You’ve heard that indexing is a great way to invest your money, but there’s one problem – you’re not quite sure what it means. Don’t worry. You’re not alone. The financial industry is filled with jargon that can be confusing to anyone on the outside. Keep reading to learn what indexing means, and how it can be used to create attractive annuity and life insurance options.
An Introduction to Indexing
You might not completely understand what indexing means, but you’ve likely heard of some popular stock indexes before. The Dow Jones Industrial Average? S&P 500? Nasdaq 100? These are just a few examples of stock indexes.
When talking about stocks, indexes are used to measure overall performance of the stock market. People can also invest in them. Individual stocks may go up and down for a variety of reasons, and some stocks may become worthless while others see a tremendous surge in value. An index can also rise and fall, but it is generally less risky than individual stocks because it is diversified by nature. According to Investopedia, the S&P 500 saw an average annual return of 10 percent between 1926 and 2018.
Life Insurance and Annuities
People have many options when comes to investing their money and saving for retirement. Two of these options take the form of annuities and life insurance.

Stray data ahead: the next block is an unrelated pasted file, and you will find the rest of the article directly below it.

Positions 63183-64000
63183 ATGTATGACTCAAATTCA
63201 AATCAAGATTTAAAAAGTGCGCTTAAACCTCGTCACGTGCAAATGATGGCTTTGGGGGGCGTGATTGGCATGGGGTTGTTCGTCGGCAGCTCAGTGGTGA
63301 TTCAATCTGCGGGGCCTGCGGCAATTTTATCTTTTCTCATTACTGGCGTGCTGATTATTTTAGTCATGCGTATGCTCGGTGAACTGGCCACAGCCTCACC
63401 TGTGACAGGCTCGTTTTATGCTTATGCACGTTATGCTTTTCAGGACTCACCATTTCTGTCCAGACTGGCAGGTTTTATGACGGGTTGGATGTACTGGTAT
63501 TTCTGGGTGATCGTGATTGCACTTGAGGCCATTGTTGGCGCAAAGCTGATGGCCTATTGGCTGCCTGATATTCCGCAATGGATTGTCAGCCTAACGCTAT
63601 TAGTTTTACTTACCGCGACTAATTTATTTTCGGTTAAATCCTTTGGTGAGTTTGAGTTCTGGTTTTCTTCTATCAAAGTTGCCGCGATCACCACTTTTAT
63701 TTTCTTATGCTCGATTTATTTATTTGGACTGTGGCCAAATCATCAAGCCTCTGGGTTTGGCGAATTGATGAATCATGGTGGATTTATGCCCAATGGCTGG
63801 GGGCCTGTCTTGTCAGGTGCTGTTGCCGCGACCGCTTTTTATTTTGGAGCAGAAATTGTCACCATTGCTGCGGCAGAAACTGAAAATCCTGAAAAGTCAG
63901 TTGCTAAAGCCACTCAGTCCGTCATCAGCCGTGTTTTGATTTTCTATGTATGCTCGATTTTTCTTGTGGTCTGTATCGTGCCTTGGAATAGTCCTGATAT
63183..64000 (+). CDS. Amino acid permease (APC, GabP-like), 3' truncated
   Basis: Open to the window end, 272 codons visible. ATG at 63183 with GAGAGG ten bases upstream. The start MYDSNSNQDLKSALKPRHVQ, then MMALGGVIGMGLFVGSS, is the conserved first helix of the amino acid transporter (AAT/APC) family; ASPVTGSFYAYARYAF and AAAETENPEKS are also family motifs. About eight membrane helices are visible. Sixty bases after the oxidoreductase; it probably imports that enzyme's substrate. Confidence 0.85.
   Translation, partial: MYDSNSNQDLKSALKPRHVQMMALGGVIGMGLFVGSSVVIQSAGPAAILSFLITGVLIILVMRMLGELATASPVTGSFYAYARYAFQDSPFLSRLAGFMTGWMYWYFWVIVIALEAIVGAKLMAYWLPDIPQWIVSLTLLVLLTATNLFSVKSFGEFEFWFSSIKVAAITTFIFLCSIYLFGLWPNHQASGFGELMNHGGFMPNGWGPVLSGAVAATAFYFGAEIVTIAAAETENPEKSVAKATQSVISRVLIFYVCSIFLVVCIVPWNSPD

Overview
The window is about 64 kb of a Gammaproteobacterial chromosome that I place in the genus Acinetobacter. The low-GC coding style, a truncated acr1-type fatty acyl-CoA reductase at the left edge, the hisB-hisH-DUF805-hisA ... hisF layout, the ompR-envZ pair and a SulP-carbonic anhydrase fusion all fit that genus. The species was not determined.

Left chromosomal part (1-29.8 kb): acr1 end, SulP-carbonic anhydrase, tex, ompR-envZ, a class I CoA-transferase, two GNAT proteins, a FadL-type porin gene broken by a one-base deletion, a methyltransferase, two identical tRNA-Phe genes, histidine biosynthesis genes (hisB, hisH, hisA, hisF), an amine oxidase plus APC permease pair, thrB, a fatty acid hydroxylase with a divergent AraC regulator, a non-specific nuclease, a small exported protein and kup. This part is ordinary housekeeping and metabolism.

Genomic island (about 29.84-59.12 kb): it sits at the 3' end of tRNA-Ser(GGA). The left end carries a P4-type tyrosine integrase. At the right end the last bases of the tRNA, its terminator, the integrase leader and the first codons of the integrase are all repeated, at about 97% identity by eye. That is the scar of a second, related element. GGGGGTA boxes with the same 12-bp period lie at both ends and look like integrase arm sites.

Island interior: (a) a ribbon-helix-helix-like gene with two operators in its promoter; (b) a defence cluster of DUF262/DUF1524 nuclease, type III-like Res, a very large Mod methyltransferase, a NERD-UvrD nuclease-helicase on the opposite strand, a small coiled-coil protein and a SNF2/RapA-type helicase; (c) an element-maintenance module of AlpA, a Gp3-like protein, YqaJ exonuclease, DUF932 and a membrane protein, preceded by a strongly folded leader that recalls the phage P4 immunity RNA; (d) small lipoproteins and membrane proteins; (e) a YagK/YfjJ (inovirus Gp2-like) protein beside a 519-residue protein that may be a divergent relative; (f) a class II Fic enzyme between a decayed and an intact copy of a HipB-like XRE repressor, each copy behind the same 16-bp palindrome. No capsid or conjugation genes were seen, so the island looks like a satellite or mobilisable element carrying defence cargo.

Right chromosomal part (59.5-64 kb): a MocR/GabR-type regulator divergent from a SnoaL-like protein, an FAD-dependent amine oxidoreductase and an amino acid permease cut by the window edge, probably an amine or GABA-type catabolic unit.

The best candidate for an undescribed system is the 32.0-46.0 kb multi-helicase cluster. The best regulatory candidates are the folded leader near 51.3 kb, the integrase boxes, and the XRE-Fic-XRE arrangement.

Annuities can be used to create future income. You invest now and enjoy an income stream during retirement. This type of investment can be a good option for individuals who are worried about outliving their retirement savings.
Life insurance is often associated with the death benefit, but permanent life insurance policies pull double duty as investment tools. With a universal life insurance policy, you pay premiums now, and your policy accumulates a cash value. You can tap into this cash value for any reason.
Growing Your Investment
Whether you’re using annuities or life insurance, you want your investment to grow over time. This can be achieved in a few different ways. A fixed rate gives a guaranteed rate of growth. This is dependable, but the rate of growth is limited. A variable rate gives a changing rate of growth. This can lead to greater reward, but it can also be risky.
An indexed annuity or universal life insurance policy can offer a middle ground. It provides a minimum guaranteed interest rate, with a chance for higher returns. As the name suggests, the possibility for higher rates is dependent upon the performance of an index.